The National Security Agency (NSA) has the capability to access to the personal information of millions of Americans via apps on smartphones, according to documents leaked by former NSA contractor Edward Snowden. A civil liberties expert denounced the misuse of this technology as a violation of the Fourth Amendment.
"Monitoring someone through an app is as valid a means as any other to spy on a legitimate target; monitoring everyone – whether through their apps, their web browsing, or their phone records — is dangerous," Julian Sanchez, research fellow at the Cato Institute, told The Christian Post in a Tuesday statement.
According to reports from The New York Times, the Guardian, and ProPublica, the NSA can discover a person's location, political leanings, and even sexual orientation through mobile mapping, gaming, and social networking apps common to the world's estimated 1 billion smartphones. The documents do not say whether or not NSA has used this capability. more >>
U.S. Secretary of State, John Kerry, was recently interviewed about Syria. While many of his assertions can be debated, one especially requires a response. Throughout the interview, he repeatedly insisted that, if Bashar Assad would only leave power, everything would go well - especially for all of Syria's minorities.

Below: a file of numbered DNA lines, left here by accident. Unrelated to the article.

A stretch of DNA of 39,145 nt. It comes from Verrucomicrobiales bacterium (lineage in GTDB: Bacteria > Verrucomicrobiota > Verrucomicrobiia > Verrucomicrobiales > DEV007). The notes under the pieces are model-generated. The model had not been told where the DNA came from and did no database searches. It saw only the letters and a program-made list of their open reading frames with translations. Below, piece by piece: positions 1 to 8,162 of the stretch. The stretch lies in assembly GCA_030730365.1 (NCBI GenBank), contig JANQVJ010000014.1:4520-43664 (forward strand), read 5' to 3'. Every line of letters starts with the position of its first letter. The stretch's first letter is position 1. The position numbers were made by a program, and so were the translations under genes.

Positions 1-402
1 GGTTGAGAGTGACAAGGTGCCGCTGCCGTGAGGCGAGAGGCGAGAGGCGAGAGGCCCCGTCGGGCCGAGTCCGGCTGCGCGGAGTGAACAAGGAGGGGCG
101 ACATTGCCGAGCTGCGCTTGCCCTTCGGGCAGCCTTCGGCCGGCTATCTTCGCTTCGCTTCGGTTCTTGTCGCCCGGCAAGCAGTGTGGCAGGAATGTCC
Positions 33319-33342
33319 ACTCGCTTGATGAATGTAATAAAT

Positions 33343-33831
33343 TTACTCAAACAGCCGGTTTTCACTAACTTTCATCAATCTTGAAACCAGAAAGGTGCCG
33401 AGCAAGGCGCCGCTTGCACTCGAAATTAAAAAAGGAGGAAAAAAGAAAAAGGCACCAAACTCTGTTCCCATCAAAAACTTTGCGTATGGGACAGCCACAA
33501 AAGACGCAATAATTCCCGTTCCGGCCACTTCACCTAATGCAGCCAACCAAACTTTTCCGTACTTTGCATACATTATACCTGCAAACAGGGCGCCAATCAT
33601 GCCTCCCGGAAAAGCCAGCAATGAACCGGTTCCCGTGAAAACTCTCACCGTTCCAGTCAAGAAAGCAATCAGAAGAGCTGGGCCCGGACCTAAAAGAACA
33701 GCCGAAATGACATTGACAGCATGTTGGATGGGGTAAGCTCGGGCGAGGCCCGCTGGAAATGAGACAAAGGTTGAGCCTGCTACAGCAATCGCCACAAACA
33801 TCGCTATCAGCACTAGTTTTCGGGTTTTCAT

In his words: "I believe that a peace can protect all of the minorities: Druze, Christian, Isma'ilis, Alawites - all of them can be protected, and you can have a pluralistic Syria, in which minority rights of all people are protected."
Elsewhere in the interview, Kerry declared that "The world would protect the Alawites, Druze, Christians, and all minorities in Syria after the ousting of Assad." more >>
A lawyer who specializes in religious liberty cases has expressed approval of the Defense Department's recently announced new policy on religious grooming for military personnel.
Daniel Blomberg, legal counsel with the Becket Fund for Religious Liberty, told The Christian Post that the Wednesday announcement by the Pentagon was a "good step."
"We think that it's a very good step in that it incorporates, for instance, much of the language from the Religious Freedom Restoration Act, which applies to the federal government," said Blomberg. more >>
To the extent that art really does imitate life, every American owes it to themselves and to our troops to see the blockbuster film, Lone Survivor. Panned by cynical elites as "shameless war-porn," in reality this movie portrays the heroism and sacrifice of four members of Seal Team 10 during a mission gone bad in the mountains of Afghanistan in 2007.
Operation Redwings was designed to track the location and movements of an Afghani terrorist, Ahmad Shah, with the ultimate goal of taking him out. The mission was compromised when a group of goat herders stumbled across the Americans and reported them to the Taliban. The team was subsequently ambushed and virtually wiped out in a vicious gunfight. Seal Team Leader, Lt. Michael Murphy, was posthumously awarded the Medal of Honor, and three others received the Navy Cross. The only member of the team to survive, Marcus Luttrell, chronicled Seal Team 10's heroic story in a book bearing the same name as the film.